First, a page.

This is a weekly feature produced by my friend Ginger. Let us know what you think.
This week, in news from DFW, a mass shooting in a historically Black neighborhood in Fort Worth, the return of a former statewide candidate to DFW politics, the 2024 Senate race, the Rangers’ refusal to put on Pride Night, Fairfield State Park, and controversy over JFK assassination documents. Plus it’s time to discuss State Fair food and watching the lions and elephants cooling off at the Dallas Zoo.
I wasn’t familiar with Como, a neighborhood on the west side of Fort Worth, until this week, when a mass shooting injured eleven, three of whom later died, just after the ComoFest Independence Day celebration. The neighborhood was planned in the late 1800s as a holiday water destination after a dam was put in and named after an Italian resort, but the financing collapsed during one of the panics of the 1890s and Black families moved in. Unsurprisingly, as a Black community, Como received little support and had few amenities, and had to make do with their own. ComoFest started in 2021 and is put on by a community group founded in the wake of the George Floyd protests.
In the three days since the shooting, the community has met to figure out how to avoid the next tragedy in a community where the history is characterized by official neglect. There’s also a meeting of the Lake Como Neighborhood Advisory Council happening on Thursday night that will discuss these issues.
As I mentioned, the first ComoFest was held in 2021. In the hours immediately after that festival, a mass shooting at an area car wash injured eight people. Fortunately nobody was killed in that incident.
In related news this week, the sentencing hearing for the convicted killer in the El Paso Walmart shooting in 2019 began on Wednesday. He was from Allen, the Dallas suburb that was the site of a mass shooting of its own on May 6 of this year.
In other area news this week:
- You may remember Lupe Valdez, the former Dallas County Sheriff who resigned to campaign for governor in the 2018 election cycle. She’s running for sheriff again. I don’t have a strong feeling about Valdez as sheriff or about her successor, Marian Brown, who was her third-in-command when Valdez held the office in 2017 (before we moved here). Valdez is 75 now, though, and I admit to a little concern about her age.
- Here’s another piece about the cyberattack on Pilot Credentials, the third-party application portal Southwest and American were using to hire pilots.
- Another followup, this time on the Rangers’ failure to host a Pride night: The Athletic talked to employees who say it’s at the highest levels of ownership. Apparently all the other local franchises work with community groups. The Rangers are the sole exception.
- The DMN has a catch-up on the Senate race in 2024. In addition to the ongoing discussion of Roland Gutierrez’s possibly entry into the race, Carl Sherman Sr., the state representative for DeSoto, is considering a run, joining Colin Allred and Midland city council member John Love in the Democratic primary. Nobody has dared to primary Ted Cruz. Also KERA, our NPR outlet, reports that Allred has raised nearly $6.2 million in the last couple of months to take on Cruz. Full disclosure: we are donors to the Allred campaign at our house.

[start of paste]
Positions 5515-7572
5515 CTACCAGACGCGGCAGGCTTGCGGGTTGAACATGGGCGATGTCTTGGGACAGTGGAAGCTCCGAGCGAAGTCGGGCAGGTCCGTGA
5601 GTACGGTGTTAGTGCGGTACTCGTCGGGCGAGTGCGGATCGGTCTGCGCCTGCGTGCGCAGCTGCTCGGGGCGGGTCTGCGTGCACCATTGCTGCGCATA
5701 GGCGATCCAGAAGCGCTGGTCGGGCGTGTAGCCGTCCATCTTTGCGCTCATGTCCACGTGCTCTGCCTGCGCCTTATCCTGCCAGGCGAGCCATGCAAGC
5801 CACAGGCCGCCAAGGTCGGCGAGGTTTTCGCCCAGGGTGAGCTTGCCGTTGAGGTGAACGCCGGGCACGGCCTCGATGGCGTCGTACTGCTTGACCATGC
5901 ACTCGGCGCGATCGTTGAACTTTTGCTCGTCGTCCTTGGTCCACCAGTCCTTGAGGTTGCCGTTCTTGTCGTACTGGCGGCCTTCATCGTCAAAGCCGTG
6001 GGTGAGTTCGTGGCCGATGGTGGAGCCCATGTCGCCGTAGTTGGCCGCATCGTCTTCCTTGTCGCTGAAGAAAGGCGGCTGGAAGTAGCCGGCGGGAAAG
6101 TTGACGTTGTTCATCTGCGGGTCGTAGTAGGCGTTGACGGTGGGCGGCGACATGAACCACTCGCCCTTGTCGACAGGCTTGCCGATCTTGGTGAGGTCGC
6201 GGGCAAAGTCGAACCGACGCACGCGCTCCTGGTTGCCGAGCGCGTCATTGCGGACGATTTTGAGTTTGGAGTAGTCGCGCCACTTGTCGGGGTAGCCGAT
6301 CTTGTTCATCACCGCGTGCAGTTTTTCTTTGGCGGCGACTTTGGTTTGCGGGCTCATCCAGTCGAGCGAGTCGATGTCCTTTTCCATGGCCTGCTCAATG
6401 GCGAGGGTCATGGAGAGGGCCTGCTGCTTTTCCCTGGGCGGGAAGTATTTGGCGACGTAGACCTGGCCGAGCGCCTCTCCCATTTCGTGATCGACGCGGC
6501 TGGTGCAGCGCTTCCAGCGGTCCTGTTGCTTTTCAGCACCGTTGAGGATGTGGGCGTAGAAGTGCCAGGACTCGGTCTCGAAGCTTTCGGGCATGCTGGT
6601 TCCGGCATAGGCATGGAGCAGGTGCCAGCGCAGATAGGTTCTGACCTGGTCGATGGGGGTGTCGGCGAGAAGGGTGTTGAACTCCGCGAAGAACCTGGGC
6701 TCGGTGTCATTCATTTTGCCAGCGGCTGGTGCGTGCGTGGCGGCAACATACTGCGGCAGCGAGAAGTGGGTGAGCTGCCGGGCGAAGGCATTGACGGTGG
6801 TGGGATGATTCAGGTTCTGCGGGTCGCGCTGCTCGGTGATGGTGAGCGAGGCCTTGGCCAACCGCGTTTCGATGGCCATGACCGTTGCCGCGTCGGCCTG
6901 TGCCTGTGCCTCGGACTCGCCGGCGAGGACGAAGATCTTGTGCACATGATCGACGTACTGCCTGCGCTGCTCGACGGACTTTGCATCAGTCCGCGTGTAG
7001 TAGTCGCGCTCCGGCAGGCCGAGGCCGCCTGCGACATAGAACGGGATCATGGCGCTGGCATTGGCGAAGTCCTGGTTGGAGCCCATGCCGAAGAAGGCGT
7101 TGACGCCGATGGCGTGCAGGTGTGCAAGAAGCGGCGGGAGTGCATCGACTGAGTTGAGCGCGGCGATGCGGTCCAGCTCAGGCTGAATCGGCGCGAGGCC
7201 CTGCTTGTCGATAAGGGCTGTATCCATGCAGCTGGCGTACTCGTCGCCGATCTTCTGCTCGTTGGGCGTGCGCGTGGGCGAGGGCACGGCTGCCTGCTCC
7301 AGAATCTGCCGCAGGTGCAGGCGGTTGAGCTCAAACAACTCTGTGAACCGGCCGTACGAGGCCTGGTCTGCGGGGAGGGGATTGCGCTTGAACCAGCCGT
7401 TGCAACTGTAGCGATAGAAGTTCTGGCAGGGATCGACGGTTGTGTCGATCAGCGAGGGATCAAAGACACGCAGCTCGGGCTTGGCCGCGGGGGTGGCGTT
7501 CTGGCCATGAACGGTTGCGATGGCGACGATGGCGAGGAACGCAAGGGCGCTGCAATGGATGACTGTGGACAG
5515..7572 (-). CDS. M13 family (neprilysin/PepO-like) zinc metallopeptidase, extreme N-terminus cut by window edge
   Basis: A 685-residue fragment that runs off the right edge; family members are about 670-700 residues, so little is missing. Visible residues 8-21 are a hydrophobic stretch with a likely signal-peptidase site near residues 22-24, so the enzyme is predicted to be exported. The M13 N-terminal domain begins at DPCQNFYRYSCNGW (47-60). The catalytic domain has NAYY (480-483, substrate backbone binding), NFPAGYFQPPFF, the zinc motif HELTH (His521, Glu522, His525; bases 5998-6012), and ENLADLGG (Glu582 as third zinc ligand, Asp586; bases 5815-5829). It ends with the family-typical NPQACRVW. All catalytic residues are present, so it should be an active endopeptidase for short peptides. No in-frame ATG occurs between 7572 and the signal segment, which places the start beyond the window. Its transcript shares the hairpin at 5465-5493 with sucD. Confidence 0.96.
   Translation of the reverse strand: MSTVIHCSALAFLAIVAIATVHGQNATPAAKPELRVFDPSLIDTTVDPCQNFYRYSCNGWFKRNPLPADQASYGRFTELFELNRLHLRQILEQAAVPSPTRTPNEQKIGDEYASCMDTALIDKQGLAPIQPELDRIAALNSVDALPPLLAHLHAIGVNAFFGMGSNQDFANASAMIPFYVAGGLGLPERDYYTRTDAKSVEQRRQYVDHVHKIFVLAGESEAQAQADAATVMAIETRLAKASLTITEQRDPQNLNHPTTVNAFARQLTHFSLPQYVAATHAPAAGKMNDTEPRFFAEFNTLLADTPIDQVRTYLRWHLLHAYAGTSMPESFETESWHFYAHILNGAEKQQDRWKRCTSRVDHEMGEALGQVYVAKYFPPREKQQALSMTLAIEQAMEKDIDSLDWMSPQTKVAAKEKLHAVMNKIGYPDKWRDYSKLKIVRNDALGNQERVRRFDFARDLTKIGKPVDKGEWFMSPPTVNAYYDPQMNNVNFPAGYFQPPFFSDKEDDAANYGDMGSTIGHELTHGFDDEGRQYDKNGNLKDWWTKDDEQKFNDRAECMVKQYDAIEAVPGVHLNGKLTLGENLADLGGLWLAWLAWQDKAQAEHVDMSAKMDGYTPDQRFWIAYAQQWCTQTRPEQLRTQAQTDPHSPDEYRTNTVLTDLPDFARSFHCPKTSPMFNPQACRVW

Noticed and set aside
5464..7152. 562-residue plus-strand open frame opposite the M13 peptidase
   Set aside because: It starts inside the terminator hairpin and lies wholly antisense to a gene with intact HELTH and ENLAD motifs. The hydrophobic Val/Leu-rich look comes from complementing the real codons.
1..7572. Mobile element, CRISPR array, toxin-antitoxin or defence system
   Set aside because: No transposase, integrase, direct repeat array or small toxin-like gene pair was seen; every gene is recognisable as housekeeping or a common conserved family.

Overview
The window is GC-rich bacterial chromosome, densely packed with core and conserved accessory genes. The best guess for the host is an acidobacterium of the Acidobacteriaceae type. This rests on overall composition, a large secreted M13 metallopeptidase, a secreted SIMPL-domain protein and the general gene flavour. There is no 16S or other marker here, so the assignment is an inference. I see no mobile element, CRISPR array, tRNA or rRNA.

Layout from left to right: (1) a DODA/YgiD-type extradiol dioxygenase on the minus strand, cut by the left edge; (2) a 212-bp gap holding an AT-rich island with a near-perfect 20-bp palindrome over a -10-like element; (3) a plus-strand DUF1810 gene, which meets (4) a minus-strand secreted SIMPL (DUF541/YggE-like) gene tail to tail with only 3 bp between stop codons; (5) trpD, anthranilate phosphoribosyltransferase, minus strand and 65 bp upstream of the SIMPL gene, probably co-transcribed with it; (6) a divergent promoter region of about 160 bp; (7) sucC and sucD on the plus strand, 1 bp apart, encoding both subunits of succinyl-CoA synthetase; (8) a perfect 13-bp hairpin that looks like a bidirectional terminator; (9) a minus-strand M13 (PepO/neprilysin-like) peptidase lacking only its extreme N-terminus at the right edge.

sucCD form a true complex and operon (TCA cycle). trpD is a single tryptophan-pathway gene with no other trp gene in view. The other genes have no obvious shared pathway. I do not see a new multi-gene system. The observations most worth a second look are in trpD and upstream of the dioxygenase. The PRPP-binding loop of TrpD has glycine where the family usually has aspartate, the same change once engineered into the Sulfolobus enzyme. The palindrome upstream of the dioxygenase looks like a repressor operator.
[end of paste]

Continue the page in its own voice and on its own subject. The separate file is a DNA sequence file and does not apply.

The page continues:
- Arch Aplin III, chairman of the Texas Parks and Wildlife Commission, has an op-ed in the DMN about why eminent domain is the right way to save Fairfield Lake State Park.
- Texas Monthly has an interview with Dallas state representative John Bryant. Bryant was elected to the Texas House in 1974, went to Congress in 1982, and retired in 1997. Now he’s back and was one of Texas Monthly’s best in the most recent legislative session.
- There is still controversy going on about the release of documents relating to the assassination of JFK here in Dallas in 1963, and President Joe Biden still hasn’t released all of them.
- Important life lesson: Don’t invite a Duggar to preach at your church or you may have to apologize for his sermon about slavery. Please remember that the kind of garbage social studies standards that folks are trying to bring into the public schools in this state are how you get people who believe and preach appalling things like Duggar’s sermon.
- RISD, the school district I’m zoned into, is locking away cell phones in magnetic bags in five area secondary schools after a successful pilot program. Least surprising statistic in this story: “Of the students at Forest Meadow, about 14% supported the implementation of the Yondr program, compared to about 68% of Forest Meadow parents.”
- Eater tells me You Are Not Ready for the 2023 State Fair of Texas Big Tex Food Semi-Finalists, which is true because I’m never ready for them. This year’s batch has two items that interest me: Creole Etouffee Beignets and the Deep Fried Surf & Turf Empanada. One of these years I’m going to get to the Fair and eat some of these foods and spend the next two weeks recovering.
- I’m adding Leftover: The Enduring Legacy of Chinese Cuisine at Preservation Dallas to my museum to-dos this month after reading this story about the exhibition.
- Enjoy this video of lions and elephants beating the heat at the Dallas Zoo. A little over a minute, sound, but no speech/subtitles.